Good Friday. A day set aside by the Christian church to commemorate the death of Jesus Christ and to remember the sacrifice that He made on the cross in order to redeem us sinners. For centuries, believers all over the globe have gathered in groups small and large to solemnly celebrate this most significant event. But now, in the midst of a pandemic, believers are not gathering in groups. There are very few church services proceeding according to tradition. But Good Friday is here nonetheless, and this day reminds us that even the darkest of days fall within God's redemptive plan. But beyond that, Covid-19 bears a striking resemblance to the events of Good Friday in one particular regard.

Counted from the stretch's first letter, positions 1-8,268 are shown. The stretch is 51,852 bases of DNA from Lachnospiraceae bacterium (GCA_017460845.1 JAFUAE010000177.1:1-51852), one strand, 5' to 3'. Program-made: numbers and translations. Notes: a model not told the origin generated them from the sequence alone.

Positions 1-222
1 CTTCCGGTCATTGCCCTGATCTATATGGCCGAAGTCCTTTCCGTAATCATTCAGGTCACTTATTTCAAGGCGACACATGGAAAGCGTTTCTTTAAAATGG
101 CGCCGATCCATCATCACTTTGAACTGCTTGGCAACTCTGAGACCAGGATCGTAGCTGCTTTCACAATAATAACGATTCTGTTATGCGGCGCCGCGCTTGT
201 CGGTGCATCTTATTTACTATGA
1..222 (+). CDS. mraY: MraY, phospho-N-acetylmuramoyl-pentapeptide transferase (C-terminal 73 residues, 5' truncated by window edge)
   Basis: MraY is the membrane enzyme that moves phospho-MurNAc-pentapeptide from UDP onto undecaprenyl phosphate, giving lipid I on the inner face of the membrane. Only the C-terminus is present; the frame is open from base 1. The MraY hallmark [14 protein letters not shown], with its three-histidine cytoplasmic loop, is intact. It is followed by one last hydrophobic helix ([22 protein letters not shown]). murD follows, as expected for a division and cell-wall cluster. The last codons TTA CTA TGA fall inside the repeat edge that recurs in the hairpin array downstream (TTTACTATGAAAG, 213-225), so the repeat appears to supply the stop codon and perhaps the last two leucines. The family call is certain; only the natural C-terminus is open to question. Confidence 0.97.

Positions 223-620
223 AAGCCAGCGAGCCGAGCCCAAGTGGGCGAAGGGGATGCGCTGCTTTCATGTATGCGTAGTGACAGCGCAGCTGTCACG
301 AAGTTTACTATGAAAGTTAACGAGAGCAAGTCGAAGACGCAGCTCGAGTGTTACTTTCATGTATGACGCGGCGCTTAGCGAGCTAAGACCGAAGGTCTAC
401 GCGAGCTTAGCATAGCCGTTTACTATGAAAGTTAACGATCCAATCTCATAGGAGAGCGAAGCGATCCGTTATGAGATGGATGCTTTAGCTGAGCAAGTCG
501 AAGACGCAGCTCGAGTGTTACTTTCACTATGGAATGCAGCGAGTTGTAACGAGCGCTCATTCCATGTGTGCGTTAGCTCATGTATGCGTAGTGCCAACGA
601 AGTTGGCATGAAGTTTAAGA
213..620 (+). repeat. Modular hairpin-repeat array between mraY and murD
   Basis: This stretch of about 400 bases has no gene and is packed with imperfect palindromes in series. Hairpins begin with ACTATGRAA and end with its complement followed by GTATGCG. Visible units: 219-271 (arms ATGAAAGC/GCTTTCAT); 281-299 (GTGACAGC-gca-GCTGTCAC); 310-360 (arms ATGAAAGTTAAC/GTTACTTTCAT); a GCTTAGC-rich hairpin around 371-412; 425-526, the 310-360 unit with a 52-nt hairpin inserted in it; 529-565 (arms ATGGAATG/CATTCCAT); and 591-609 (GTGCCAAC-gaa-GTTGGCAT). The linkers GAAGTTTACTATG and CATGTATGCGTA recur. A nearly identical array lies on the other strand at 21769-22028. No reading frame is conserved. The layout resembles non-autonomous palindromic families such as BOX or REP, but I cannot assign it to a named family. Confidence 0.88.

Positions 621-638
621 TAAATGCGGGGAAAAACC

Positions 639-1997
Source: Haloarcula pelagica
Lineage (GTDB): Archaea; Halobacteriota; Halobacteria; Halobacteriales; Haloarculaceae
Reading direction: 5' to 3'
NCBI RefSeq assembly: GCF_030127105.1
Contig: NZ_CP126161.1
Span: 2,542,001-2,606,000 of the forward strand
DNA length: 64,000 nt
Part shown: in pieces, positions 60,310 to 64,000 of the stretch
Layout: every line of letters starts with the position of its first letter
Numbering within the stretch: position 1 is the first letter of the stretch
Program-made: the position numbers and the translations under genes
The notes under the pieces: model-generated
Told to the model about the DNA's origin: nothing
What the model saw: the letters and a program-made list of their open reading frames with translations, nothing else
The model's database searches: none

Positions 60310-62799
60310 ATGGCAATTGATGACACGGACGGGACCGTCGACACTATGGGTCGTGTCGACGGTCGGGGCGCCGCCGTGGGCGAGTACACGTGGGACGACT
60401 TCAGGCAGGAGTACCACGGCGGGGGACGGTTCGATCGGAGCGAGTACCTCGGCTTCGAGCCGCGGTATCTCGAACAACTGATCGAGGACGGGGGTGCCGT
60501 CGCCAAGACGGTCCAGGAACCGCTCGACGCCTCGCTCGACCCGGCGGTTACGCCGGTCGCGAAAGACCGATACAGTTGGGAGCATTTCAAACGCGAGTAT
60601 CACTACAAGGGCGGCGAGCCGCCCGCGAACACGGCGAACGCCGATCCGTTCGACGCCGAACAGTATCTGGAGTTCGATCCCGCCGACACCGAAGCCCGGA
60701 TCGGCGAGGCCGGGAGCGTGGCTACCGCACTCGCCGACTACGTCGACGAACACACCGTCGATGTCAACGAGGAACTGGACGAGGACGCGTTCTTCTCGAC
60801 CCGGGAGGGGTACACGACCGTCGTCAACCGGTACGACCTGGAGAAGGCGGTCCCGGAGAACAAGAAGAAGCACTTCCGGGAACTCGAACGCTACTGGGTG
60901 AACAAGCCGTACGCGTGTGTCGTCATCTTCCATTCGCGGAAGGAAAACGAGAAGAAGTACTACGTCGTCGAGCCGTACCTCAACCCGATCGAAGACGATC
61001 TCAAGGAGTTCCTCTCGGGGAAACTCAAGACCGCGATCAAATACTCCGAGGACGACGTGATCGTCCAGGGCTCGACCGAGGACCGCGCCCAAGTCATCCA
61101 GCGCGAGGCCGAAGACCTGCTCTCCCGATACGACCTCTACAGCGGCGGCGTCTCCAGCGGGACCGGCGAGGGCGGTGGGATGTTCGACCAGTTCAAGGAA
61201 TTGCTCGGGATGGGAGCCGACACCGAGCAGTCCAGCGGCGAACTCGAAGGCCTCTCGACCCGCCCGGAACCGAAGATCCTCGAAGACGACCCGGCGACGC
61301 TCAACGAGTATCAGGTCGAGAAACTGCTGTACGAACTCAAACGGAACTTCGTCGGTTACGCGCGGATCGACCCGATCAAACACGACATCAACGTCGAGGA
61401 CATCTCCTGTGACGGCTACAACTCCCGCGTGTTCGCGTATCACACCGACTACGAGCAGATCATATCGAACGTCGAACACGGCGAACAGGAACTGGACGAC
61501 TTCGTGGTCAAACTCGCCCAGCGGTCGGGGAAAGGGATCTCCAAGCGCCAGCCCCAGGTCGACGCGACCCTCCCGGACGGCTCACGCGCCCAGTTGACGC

While many of those struck by the Coronavirus have no or few symptoms, others struggle with it for days if not weeks. Still others find themselves hospitalized, and some of those require extreme medical intervention: their lungs are so ravaged by the virus that they need a ventilator to do what they cannot do for themselves: Breathe.
Christ died on the cross in order to save a sin-sick world, doing what we cannot do for ourselves: Pay the penalty for our sin. But while only a small percentage of Coronavirus victims require a ventilator, our sin nature is 100% fatal--for body, soul, and spirit--without the intervention of a Savior.
As we negotiate a "new normal" amidst this pandemic, most sectors of humanity are battling to mitigate suffering and save lives. We do for people what they cannot do for themselves. In the end, though, we will all face death in some form or fashion (unless the Lord returns!). Our sin yields death to our bodies. But thanks be to God! By the death of Christ, He has paid the ransom to rescue us from our sin. Our souls and spirits will be united with Him for eternity, and we can look forward to receiving new, imperishable bodies.
May Good Friday be good indeed in our hearts and prayers on this holy day.